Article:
So will Kristiana - as a ninth-grader here at home with me.

And someday I will be able to write about today, about Daniel's transition into junior high school and Kristiana's transition into high school without tears. Someday... I hope so anyway.

Yup, big doings around here today.
And all is well.
All is well.
All manner of things shall be well.

PS> I promise to add a photo of him in his first-day outfit and brand new backpack very soon.

Thursday, August 16, 2007

It's All About Me

I was reading Shelly's blog (see yesterday's blog for a link) and saw a list of "memes" she responded to. Quite frankly, I don't even know what "meme" means, but I like writing lists of things, so this is the perfect lazy day kinda blog. So here goes...

Five likes:
1. packing for travel
2. new bars of soap
3. food hot off the grill
4. mojitos with sugar around the top of the glass
5. elephant statues

Five things I was doing ten years ago:
1. still nursing Daniel (who was 11 months old at the time)
2. soaking his cloth diapers in the washer overnight and washing them myself
3. packing and preparing to move from Stamford, CT to Norwalk, CT
4. eating ice cream sundaes with chocolate and peanut butter ice cream, chocolate syrup, and walnuts - almost every night
5. wondering how I was going to lose "those last pregnancy pounds"???!!!

Five favorite snacks:
1. mesquite bbq wavy Lays potato chips
2. fruity popsicles
3. a handful of Kashi Heart to Heart cereal
4. roasted peanuts in the shell
5. roasted, unsalted almonds

Five songs I know all the words to
1. To God Be the Glory
2. L'Abitudine (by Bocelli)
3. Waiting for Love to Be Born (Rob Mathes)
4. The Hour That The Morning Comes (James Taylor)
5. I Want To Go Home (Ian Cron)

Five things I will never wear again
1. anything in a size 6 or below
2. plaid pants
3. a wedding dress
4. maternity clothes
5. leggings (except when I exercise)

Five things I would do if I were a millionaire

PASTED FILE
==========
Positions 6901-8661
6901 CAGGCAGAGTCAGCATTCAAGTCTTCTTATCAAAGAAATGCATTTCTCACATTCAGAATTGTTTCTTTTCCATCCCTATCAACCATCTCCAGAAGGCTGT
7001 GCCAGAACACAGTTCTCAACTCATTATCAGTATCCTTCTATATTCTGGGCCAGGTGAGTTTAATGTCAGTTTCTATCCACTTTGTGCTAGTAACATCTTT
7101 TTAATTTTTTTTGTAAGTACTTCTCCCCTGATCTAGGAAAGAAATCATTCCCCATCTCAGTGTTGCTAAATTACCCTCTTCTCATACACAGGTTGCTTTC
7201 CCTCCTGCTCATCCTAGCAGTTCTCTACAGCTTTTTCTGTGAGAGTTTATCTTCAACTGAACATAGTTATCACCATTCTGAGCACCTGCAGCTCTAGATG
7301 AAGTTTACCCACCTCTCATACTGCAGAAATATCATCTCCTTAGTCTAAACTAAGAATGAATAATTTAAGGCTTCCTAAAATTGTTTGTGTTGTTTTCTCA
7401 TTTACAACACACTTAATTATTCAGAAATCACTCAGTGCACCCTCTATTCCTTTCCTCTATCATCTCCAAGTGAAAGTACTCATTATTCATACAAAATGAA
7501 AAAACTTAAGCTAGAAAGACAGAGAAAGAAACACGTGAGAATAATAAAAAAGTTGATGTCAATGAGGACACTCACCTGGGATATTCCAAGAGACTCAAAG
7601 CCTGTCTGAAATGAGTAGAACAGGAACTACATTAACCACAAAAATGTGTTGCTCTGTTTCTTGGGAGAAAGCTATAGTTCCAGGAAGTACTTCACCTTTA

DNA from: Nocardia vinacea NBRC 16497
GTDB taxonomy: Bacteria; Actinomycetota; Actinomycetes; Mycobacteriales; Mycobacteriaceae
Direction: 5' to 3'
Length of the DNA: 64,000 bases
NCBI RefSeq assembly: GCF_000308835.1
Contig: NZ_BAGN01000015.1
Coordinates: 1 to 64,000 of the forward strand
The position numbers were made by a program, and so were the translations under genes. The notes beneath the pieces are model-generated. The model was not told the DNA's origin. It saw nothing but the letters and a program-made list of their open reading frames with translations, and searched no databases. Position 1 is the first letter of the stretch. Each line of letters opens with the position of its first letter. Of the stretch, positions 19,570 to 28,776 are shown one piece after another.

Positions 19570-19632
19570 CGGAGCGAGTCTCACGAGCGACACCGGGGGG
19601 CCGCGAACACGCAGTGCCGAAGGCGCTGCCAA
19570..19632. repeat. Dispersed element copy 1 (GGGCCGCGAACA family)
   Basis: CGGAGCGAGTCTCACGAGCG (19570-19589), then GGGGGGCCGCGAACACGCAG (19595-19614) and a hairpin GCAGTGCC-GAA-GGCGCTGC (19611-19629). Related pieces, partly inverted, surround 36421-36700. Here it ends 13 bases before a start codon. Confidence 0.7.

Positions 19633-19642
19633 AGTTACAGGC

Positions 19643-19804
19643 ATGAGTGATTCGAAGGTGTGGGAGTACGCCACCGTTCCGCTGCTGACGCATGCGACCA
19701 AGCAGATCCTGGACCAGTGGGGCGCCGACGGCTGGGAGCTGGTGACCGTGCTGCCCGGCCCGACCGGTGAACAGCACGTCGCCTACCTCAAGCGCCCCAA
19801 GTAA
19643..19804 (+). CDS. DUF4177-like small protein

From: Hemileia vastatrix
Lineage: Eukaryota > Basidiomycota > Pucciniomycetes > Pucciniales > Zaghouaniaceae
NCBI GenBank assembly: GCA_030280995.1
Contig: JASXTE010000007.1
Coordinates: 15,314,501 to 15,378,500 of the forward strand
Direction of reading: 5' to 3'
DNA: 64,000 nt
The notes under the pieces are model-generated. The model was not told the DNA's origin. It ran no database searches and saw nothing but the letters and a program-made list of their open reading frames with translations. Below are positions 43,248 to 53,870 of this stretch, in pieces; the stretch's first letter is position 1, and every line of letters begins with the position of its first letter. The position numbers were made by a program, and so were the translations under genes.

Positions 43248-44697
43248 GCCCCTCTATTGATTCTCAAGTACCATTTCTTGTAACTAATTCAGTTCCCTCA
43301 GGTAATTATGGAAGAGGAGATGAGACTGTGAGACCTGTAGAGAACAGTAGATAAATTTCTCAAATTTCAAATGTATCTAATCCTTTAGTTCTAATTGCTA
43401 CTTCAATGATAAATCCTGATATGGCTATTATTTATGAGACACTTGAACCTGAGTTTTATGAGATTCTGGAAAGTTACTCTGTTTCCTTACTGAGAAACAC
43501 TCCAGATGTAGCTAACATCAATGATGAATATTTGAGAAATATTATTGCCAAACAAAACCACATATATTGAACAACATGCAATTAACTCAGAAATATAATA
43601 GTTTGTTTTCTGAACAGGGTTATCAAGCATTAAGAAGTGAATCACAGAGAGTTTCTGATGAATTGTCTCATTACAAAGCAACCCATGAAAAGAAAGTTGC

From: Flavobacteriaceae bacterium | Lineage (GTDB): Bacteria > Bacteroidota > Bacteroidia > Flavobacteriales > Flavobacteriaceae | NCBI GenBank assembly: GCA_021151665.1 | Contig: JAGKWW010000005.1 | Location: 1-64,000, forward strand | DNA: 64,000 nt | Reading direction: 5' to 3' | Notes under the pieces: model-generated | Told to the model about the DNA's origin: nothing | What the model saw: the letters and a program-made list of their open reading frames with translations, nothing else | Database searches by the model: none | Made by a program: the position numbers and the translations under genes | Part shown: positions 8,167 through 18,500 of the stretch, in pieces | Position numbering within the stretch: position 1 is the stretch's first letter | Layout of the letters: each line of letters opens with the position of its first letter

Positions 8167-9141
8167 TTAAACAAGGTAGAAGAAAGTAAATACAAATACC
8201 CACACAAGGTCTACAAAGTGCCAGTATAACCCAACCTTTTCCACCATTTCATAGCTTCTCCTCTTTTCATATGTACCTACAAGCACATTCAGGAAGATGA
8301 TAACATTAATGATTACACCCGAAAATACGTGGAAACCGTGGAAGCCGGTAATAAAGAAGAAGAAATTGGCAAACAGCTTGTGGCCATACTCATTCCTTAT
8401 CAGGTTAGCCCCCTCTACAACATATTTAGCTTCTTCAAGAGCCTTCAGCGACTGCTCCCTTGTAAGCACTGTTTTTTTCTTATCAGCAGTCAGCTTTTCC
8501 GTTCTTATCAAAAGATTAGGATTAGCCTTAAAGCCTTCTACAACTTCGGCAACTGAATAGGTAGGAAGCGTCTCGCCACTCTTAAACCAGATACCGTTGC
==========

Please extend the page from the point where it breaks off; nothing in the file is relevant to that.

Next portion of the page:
1. pay off our mortgage
2. hire someone to cook for us
3. sponsor more needy children around the world
4. support more good causes
5. buy an apartment in Madrid

Five things I hate
1. the word "hate"
2. war
3. all natural disasters: earthquake, drought, floods, tsunamis, et al.
4. divorce
5. abuse of every kind: of people, drugs, alcohol, power, etc...

Tuesday, August 14, 2007

Shopping Around For...

* new blog friends, I found Shelby Dupree and Tired Mummy. Music suggestions. Honest stories about depression and children with special needs. Beautiful photographs. And reasons both to smile and to cry. Their stories sound a lot like the stories of so many other people I know, but they both write with strength, candor, and resolve. I find encouragement on both websites. Take a look if you get a chance.

* new pens, I found the perfect pen for me: a ball point pen with a metal tip. I have trouble using pens for long because I press so hard when I write. Usually within a few days, felt tips and even plastic nibs are demolished in my heavy hand. Made by Zig/EK Success and simply called, "Ball", these new, .5 mm, archival, hard-headed beauties come in single packs of black, four-color packs, and eight-color packs. I ordered several of the 8-color packs from They arrived a few days ago. I'm still drooling over how beautiful the packs are. Because there are a few pre-owned plastic-tipped pens that I haven't completely destroyed yet, I haven't opened the new ones yet. But I plan to do so within the next few days.

(I'm a lot like my father in this area of my life. When he passed away in March of 2001 and we went through his closet, we discovered that my father had left behind many, many packages of things that he hadn't opened yet: handkerchiefs, mints, pajamas, cosmetic things, and more. If I died today, there would be enough soap, perfume, deodorant, body cream, Mary Kay skincare, pens, journals, and nail polish for any normal woman to not need to replace them for six to nine months. Kind of a hoarding sickness I think, honestly inherited from my dearly loved father.)